Show empathy. Provide emergency shelter. Keep hope alive.
Those were just three of a laundry list of suggestions presented to homeless commission members Monday by a Medford nonprofit agency hired to help Roseburg address people without housing in the region.
Matthew Vorderstrasse, development director for Rogue Retreat, said his group talked to city officials and community leaders, and visited a half-dozen homeless encampments in the city, talking to more than 50 homeless individuals.
Vorderstrasse said among the homeless people he spoke to was a woman who had been living in an encampment for three days after fleeing domestic violence. Vorderstrasse said there is often a misconception that those who are homeless are lazy, which isn’t true.
“In order for them to get their feet back under them, they need access to basic amenities,” he said. “She had nowhere to go, so she packed a tent and put it in a park.”
Roseburg officials visited Rogue Retreat operations last summer and were impressed by what they saw. The program includes a step housing system that includes a camp, a shelter and a village of tiny homes. Roseburg officials hope to bring some of those services here, starting with a one-stop shelter and service center. The city appears to be in line for $1.5 million in state funding to get such a center off the ground.
The city contracted with Rogue Retreat to lend its expertise here, beginning with an assessment of what services are in place now and what is needed to help those struggling with homelessness. On Monday, Vorderstrasse and executive director Chad McComas presented their findings to a homeless commission set up by Roseburg city officials.
A partial list of what is needed to help the homeless people here, according to the two, include:
- More housing for victims of domestic violence
- The creation of a low barrier shelter
- The creation of extreme weather shelters
- The creation of a youth shelter
- Housing for homeless Umpqua Community College students
- Bathrooms, trash cans, showers and laundry facilities for the homeless
- More medical outreach
- Open pet-friendly shelters
Most important of all is to generate a sense of hope, Vorderstrasse said.
“Hope is the biggest need,” he said. “You can take all sorts of steps and never get anywhere when you are homeless. Losing hope is their biggest threat.”
Vorderstrasse and McComas also said it is going to take a unified, collaborative, integrated approach to truly help the homeless population here — what they called “collective engagement.” Currently there appears to be some vexation between various homeless advocacy groups and city officials, and some “political controversy over the right path forward,” Vorderstrasse said.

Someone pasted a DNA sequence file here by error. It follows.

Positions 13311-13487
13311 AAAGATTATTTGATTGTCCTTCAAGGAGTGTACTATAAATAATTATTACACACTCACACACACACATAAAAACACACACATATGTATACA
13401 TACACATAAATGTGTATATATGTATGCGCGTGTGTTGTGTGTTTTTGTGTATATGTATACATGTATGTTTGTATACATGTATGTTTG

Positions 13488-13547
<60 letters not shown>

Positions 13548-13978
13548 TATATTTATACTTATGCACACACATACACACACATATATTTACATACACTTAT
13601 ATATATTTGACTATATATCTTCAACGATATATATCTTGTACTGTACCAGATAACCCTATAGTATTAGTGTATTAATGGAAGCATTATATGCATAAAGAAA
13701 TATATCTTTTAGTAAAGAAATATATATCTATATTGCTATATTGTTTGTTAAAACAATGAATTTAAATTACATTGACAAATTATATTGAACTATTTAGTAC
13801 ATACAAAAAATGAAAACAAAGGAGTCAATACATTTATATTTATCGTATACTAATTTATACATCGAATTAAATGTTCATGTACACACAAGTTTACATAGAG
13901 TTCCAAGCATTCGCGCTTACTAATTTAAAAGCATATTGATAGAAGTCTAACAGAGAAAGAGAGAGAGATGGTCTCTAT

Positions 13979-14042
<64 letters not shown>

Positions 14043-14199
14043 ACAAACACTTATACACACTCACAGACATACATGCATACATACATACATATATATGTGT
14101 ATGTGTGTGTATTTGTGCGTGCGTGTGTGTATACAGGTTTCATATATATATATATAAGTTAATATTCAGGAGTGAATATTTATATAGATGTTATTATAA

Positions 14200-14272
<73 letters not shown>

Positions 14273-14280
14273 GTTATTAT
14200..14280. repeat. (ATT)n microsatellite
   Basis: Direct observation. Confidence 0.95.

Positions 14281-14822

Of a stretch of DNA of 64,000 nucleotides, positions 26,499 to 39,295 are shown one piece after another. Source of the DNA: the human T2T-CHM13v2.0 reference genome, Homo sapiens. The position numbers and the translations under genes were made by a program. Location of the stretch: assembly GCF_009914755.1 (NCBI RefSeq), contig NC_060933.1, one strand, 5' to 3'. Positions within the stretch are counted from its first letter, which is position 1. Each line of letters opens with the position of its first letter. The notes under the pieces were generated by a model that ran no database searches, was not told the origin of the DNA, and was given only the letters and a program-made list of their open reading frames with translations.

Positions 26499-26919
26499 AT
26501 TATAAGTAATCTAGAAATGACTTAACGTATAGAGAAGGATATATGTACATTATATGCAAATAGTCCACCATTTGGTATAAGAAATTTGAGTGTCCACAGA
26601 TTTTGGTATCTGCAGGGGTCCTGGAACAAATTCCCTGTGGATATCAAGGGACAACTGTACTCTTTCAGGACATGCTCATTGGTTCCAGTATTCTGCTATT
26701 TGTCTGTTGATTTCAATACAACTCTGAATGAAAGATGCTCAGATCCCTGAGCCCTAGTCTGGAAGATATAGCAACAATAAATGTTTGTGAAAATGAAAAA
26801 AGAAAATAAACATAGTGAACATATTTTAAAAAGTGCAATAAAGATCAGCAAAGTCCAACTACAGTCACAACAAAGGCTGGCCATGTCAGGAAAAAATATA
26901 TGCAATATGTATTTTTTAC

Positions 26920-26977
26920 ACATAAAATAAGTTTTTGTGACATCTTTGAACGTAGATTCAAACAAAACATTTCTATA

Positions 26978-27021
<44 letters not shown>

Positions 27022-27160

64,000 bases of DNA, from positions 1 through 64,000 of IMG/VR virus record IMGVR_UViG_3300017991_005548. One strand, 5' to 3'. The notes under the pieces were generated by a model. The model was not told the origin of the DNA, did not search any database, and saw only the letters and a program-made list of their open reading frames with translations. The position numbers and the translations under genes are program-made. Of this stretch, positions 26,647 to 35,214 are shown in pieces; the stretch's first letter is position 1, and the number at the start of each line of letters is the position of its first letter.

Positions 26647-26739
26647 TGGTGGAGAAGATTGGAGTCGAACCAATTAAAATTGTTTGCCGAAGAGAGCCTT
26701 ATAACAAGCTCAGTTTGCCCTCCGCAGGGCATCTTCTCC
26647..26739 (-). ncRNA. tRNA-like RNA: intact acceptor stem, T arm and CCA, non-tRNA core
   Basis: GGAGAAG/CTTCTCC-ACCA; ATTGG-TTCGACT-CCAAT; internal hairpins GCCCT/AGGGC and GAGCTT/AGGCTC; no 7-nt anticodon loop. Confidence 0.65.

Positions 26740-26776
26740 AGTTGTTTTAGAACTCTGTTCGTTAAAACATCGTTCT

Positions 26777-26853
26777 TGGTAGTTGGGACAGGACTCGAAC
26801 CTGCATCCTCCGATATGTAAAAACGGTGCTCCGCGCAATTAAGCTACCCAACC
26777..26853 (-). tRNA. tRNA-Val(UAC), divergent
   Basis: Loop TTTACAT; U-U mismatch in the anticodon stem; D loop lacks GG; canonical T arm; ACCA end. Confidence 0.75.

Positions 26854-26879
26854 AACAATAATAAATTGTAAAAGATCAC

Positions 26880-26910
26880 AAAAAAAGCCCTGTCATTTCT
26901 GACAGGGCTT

“There is a lot of hurt that is in the community and building positive relationships with each other will start the healing process,” Vorderstrasse said.
ROUGH GOINGThe Roseburg City Council has made the issue of homelessness a top priority and spent much of 2020 holding special workshops to discuss the matter and come up with plans to address it. One of those plans called for setting up the homeless commission.
The commission got off to a rough start even before its first meeting. There were complaints leveled over how its members were chosen; they were picked by Mayor Larry Rich, with no opportunity for the general public to apply or participate in the selection process.
At its first meeting in January, the commission announced that its immediate priority was setting up a warming center so homeless individuals would have somewhere to go when the temperatures dipped below freezing.
“We want to do what we can to get this warming center up and running as quickly as possible,” Rich said at the time.
But eight days later, the commission called a special meeting and declared that the push to open a warming center was off, and the focus instead would be on helping the homeless shelter in place. Commission members said they had learned that setting up a warming center would take too long and present health concerns due to COVID-19.
Other efforts to help by the city have also been ineffective.
In November, the City Council approved a pilot program allowing people to sleep in their vehicles at approved sites in the city, in what is known as vehicle camping. The program came with nearly two dozen rules and regulations, including requiring the property owner to register with the city, limit the hours of operation, provide restrooms and garbage cans and keep someone at the site overnight.
To date, not a single church or agency has applied to operate a vehicle camping site.
In December, the City Council changed the rules regulating warming centers in the hope that a church or agency would provide such a shelter. None did.
A January 2020 survey found 845 people in the county who were identified as homeless, including 183 under the age of 18. At least five homeless individuals in the area died last year, and three more homeless people were found dead in January.
“This is humanitarian work,” Vorderstrasse told the homeless commission members Monday, in stressing the need for empathy.
“These are humans.”